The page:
Interview with 'Person of Interest' star Kevin Chapman

By Sarah Burbank

Kevin Chapman has played a series of characters, from Mystic River’s Val Savage to Freddie Cook on Brotherhood. Now, Chapman is taking over prime-time television as he plays Detective Fusco on Person of Interest, CBS’s futuristic crime show that has fans constantly on the edge of their seat. had the opportunity to speak to the laid back actor and get his take on both Detective Fusco and the show. What can you tell me about Detective Lionel Fusco?

Kevin Chapman: Detective Fusco is a complex character. He is very smart, but kind of corrupt who has a sense of duality to him. On one end he works within the scope of corrupt police officers and on the other hand he is very much a part of this very unorthodox crime fighting team, I guess you could call them, with Reese played by Jim Caviezel and Finch played by Michael Emerson.

TCC: In your own words, can you describe Person of Interest?

KC: It’s a new series on CBS starring Michael Emerson, Kim Caviezel, Taraji P. Henson and myself. Screenplay is by Jonathan Nolan, who people know from the Batman movies, The Dark Knight and also he wrote a fabulous movie called Memento, The Prestige, he’s very talented. Also, produced by [J.J.] Abrams who we all know from Lost and movies like Super 8 and Star Trek and the series is built around the idea of preventing crime before it happens. While developing this computer system for post 9-11 or terrorist protection, this billionaire genius Finch discovers that it gives intelligence on all series of crimes.

With the authorities unwilling to respond to a certain level of these crimes, Finch seeks out this former CIA agent, played by Jim Caviezel. They form this kind of vigilante type duo which is rather unique because it’s kind of like the pen and the sword igniting in the name of good! This whole setting is set in New York City and within that city there is a detective by the name of Carter, played by Taraji P. Henson, and her order is to fight crime within the city of New York and these two worlds kind of collide.

I play Lionel Fusco who is this New York city cop who has a very jaded moral compos, he is a conflicted detective working in the scope of the New York Police Department. He is kind of pulled in my Reese to assist them in their fight on crime.

TCC: Do you think that this type of crime seeking/fighting would be received in real life?

KC: I think it’s great. It’s the only show that I can think of, where the sword and the pen work hand-and-hand in the name of justice. I think it’s a unique premise. It’s a futuristic show that’s not so futuristic when you look at the larger scope of things. Look at the activity that’s going on with the alleged phone tapping in the U.K, walk down the street, walk in any major city and look up in the intersection and see if there’s a camera there, or walk by an ATM machine, or walk by a building, there are camera’s everywhere. I think it’s something that’s creeping into our lives on a daily basis. As a society we’ve not really not wrapped our heads around that Big Brother is really watching a little more every day.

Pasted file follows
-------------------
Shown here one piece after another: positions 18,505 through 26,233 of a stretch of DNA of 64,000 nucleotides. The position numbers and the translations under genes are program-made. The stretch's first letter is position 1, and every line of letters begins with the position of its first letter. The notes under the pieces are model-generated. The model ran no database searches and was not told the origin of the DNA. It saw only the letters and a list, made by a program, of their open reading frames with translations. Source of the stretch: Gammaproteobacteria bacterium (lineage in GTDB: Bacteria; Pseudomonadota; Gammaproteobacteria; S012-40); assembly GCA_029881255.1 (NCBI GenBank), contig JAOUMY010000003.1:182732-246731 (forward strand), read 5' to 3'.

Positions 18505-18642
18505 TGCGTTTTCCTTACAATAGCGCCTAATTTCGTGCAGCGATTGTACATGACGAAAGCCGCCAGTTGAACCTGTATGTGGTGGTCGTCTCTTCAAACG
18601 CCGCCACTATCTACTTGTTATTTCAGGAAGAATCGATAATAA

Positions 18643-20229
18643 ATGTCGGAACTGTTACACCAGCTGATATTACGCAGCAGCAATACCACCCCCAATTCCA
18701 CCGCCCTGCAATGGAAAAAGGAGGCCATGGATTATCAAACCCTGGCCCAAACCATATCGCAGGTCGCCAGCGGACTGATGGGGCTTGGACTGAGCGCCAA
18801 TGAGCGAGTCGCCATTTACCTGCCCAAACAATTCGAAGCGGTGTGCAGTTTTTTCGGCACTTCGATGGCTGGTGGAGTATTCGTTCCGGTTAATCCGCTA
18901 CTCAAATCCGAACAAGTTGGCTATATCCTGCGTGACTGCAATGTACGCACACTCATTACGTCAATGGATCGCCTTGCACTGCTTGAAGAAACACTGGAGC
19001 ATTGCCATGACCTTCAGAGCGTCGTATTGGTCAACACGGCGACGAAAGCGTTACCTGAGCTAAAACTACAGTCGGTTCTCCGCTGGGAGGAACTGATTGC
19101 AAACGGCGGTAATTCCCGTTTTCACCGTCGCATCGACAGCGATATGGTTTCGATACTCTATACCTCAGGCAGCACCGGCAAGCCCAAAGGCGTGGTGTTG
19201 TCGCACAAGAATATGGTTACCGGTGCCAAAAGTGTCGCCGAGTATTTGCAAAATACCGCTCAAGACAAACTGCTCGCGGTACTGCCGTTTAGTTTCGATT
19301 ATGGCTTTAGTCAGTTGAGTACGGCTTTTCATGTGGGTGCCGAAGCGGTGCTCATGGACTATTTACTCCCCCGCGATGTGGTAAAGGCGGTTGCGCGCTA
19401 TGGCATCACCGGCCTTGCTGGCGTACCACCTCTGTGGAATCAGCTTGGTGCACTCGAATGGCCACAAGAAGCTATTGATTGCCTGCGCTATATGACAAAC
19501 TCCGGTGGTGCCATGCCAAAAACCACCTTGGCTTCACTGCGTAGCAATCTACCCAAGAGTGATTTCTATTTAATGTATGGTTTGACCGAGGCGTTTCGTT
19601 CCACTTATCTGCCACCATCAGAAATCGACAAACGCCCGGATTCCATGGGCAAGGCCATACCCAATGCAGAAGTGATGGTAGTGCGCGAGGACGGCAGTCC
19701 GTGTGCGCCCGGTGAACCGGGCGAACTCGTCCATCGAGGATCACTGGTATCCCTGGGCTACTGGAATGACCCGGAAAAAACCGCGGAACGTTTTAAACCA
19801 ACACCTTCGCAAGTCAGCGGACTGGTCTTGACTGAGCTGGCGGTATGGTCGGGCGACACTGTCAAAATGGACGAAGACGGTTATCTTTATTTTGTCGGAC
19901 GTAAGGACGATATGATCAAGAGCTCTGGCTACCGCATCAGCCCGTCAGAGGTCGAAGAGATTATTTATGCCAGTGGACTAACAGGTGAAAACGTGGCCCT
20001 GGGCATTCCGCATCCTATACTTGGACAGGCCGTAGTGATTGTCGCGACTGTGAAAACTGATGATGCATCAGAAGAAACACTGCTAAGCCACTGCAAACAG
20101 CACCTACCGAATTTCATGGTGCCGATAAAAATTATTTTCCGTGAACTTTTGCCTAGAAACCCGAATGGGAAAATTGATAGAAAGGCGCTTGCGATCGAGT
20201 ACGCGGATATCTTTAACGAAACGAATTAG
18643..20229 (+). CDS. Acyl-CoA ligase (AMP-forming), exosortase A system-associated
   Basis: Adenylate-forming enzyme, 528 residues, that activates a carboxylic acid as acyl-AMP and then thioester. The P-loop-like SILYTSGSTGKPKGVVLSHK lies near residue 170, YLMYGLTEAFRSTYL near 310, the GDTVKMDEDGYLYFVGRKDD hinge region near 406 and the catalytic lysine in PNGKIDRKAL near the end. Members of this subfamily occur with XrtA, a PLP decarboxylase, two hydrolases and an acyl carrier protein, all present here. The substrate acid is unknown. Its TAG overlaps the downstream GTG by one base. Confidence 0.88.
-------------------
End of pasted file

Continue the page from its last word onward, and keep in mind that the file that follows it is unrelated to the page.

TCC: You’ve played various roles in both television and film. Do you have a favorite genre of character that you like to play?

KC: I like to continuously try to switch it up and try to go in different directions. I don’t have one… I like doing comedy, I like playing drama; you know it’s really, as an artist I like to take it in different directions. The only common thread that I have in any role that I play is truth. I try to find truth in anything that I play. I try not to play characters that are so far-fetched that I don’t believe in my heart that somewhere in the world that this character exists. That’s what I look for. I read I think to myself, is there really a Lionel Fusco out there? I think there is. Somewhere in the world, there’s this cop that has this moral compass and he’s rather conflicted and he’s working within the scope of justice.

TCC : You recently produced Lonely Street what can you tell me a little about that?

KC: It’s a great little movie that you can get at your local video store; you can get it on iTunes as well. It’s a very funny movie, it has Jay Mohr, Robert Patrick who everybody knows from The Terminator movies and a string of other movies, Nikki Cox, Lindsay Price, Mike Starr, Ellen Albertini Dow, Joe Mantegna, Ernie Hudson, myself… What happens is Jay plays this filming private eye who gets approached to protect this guy. He comes to find out it's Elvis and he’s still alive. That’s basically the premise of the movie.

It’s a great movie; basically it’s a bunch of friends who got together. [I] called some friends for money, like Steven Tyler and Joey Kramer from Aerosmith and Ernie Boch from “Ernie and the Automatics.” Just a couple people I know. A couple of hockey players from the New York Islanders came up, they read the script and they loved it and they asked, “How can we help?”

TCC: Do you have plans to produce more films in the future?

TCC: Yes, I definitely do.

TCC: Besides Person of Interest are you currently working on any other projects?

KC: No, Person of Interest takes up a lot of your time when you’re doing a series. You’re committed for 10 month period out of 12 months.

TCC: Can you give fans a sneak peek into what we can look forward to in the rest of the season?

KC: There’s really nothing to “sneak-peek.” I’m not the type of guy who likes to get too far in advance of what’s happening as an actor, I like to take the journey with my character. I don’t like to know too much in advance to what’s happening. I like to get the scripts I like to read them pretty much a day before we start shooting so I don’t really have it down. When I respond to things in my performance then I am responding to them truthfully and it doesn’t become canned and predictable. That’s my process.

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